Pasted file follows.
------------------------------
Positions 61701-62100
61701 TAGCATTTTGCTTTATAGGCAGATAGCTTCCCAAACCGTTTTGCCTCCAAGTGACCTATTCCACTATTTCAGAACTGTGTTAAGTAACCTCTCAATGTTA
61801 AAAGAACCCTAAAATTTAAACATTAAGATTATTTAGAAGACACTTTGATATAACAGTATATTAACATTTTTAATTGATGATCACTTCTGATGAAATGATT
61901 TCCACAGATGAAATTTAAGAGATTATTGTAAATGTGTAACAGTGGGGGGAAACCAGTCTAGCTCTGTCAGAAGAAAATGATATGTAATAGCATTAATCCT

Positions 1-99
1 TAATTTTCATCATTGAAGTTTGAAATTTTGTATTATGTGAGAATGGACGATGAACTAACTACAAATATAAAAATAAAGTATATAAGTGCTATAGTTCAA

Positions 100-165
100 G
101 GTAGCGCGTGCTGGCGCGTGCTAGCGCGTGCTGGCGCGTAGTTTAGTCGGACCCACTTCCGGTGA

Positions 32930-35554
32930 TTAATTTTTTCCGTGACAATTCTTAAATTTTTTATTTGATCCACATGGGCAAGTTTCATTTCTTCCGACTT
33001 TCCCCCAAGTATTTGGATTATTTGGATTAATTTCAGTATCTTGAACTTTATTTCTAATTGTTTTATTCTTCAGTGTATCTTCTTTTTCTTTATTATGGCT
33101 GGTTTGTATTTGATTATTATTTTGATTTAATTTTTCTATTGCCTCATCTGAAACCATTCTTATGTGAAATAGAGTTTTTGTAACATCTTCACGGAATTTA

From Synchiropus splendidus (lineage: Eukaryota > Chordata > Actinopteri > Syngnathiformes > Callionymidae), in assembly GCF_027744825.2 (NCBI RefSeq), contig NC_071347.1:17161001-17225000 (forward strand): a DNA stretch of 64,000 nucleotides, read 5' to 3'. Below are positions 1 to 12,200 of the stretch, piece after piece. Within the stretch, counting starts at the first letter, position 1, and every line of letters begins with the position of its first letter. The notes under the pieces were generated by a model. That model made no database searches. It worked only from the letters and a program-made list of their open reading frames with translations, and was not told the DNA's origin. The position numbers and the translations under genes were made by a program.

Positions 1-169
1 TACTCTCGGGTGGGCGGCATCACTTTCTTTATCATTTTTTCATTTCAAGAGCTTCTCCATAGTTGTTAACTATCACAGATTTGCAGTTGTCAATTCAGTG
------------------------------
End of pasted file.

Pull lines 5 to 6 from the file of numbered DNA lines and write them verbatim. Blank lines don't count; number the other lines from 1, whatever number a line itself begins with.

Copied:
Positions 1-99
1 TAATTTTCATCATTGAAGTTTGAAATTTTGTATTATGTGAGAATGGACGATGAACTAACTACAAATATAAAAATAAAGTATATAAGTGCTATAGTTCAA